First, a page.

Life in isolation

- March 26, 2020
| By : Mihir Srivastava |

In the wake of the global outbreak of Coronavirus, parts of Italy have been under lockdown for weeks. Indians can take some lessons from how they are coping with it Just to get an idea of what may be in store during the lockdown, it’s good to interact with and learn from people locked up […]

In the wake of the global outbreak of Coronavirus, parts of Italy have been under lockdown for weeks. Indians can take some lessons from how they are coping with it

Just to get an idea of what may be in store during the lockdown, it’s good to interact with and learn from people locked up in their homes for a good three weeks now, in Italy. 

People react to being confined and their reactions depend on the kind of life they were leading to start with. There are people who go climbing, or for runs, stay out in the open in the morning, while bar-hopping, mingling with friends is often the evening itinerary for many.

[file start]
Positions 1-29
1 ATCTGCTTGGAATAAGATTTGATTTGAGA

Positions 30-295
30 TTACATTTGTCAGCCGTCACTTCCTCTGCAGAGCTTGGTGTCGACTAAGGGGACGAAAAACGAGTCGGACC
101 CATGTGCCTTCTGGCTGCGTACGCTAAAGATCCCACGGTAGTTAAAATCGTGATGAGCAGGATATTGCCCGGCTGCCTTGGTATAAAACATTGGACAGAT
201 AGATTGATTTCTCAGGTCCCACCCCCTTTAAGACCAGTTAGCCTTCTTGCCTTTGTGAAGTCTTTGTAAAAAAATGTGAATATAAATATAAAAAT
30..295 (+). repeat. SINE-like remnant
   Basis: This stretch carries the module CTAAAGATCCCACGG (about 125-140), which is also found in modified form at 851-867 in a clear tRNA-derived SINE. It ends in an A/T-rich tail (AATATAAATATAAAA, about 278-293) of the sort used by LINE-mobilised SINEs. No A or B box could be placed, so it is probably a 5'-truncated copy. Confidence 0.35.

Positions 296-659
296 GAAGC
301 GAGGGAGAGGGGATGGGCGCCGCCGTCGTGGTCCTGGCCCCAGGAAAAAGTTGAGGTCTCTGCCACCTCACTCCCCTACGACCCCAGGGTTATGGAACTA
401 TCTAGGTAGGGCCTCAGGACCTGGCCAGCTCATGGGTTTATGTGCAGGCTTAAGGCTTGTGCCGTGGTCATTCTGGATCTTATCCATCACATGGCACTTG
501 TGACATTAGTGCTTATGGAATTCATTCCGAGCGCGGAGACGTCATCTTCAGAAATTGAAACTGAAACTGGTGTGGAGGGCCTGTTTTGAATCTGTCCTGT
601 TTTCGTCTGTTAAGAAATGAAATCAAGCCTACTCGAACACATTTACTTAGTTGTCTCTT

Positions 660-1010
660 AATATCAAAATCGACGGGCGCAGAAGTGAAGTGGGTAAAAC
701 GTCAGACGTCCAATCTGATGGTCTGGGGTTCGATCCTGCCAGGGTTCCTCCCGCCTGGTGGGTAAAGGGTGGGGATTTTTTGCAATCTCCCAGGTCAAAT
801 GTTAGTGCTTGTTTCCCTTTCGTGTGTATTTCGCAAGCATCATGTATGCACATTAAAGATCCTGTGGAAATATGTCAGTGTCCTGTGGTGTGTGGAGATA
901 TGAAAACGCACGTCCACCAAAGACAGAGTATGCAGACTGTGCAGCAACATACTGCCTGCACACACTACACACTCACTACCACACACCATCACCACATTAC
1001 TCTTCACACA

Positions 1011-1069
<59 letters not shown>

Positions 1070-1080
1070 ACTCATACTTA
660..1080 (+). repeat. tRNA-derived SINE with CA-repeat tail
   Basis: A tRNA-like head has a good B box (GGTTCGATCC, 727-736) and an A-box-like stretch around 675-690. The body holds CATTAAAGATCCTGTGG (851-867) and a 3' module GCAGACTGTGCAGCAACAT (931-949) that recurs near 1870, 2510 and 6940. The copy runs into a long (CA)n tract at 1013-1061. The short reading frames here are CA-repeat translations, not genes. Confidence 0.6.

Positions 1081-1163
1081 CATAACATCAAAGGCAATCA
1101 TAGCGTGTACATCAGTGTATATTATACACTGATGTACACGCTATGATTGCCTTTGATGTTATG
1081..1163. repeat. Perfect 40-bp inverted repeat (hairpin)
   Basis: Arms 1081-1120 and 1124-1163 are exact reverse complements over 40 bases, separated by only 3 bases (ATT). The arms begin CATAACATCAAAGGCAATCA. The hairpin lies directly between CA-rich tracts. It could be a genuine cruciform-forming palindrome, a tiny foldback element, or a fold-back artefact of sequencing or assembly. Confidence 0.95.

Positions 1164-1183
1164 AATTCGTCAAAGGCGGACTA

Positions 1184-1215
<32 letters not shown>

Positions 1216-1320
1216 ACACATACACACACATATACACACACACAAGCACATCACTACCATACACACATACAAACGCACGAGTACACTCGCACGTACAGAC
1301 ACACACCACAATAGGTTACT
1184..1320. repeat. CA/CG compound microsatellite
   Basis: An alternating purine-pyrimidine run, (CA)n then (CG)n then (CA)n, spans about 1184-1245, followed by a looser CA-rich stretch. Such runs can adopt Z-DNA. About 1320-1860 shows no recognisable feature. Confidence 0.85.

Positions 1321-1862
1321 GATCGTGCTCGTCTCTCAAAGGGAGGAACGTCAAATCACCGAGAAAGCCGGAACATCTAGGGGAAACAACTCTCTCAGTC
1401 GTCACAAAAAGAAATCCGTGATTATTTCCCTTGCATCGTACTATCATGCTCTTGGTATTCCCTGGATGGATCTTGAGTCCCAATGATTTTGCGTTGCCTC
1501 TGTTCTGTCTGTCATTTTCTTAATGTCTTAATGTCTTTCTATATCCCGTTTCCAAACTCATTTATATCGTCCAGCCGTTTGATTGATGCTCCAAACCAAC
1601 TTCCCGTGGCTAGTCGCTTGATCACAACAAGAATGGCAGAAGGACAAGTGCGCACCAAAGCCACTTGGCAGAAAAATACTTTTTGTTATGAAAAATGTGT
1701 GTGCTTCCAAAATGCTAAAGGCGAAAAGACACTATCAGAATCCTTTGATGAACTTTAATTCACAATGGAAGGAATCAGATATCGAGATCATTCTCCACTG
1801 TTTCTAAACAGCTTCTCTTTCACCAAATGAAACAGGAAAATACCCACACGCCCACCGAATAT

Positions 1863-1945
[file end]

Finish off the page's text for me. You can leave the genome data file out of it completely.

For Italians, in contrast to many other countries in Europe, family time is crucial. They also have one of the best health infrastructures in place, and people, in general, take life seriously and go about their daily routines methodically.

So when the Coronavirus (Covid-19) hit Italy, despite all the inherent advantages of a robust health system, it spiralled and spread across the country in a couple of weeks–the latest count is 74,386 cases with 7,503 dead, around one-tenth of all cases. The saving grace is that 9,362 people have recovered.

 One of the reasons that led to the rapid spread of the virus was the slow response of the authorities who in the beginning took the pandemic lightly. And it’s a lesson for India, and other countries of the world, to hit hard from the very beginning. It is correct to order a lockdown before the epidemic is big enough to go rogue and become unmanageable. 

Being a big fan of Renaissance art, I have in the past visited art museums, galleries, churches and palaces in Rome, Naples, Milan and Florence to name a few.  And made many friends in the process. Now that I’m locked up in my house, solitude is the only company I have, using technology to be in touch with my friends in Italy, who feel cocooned in their own houses. I talk to them to formulate my own strategy. Keeping busy is the way out, and regular exercise will keep you in good spirits while vitalising the immunity system.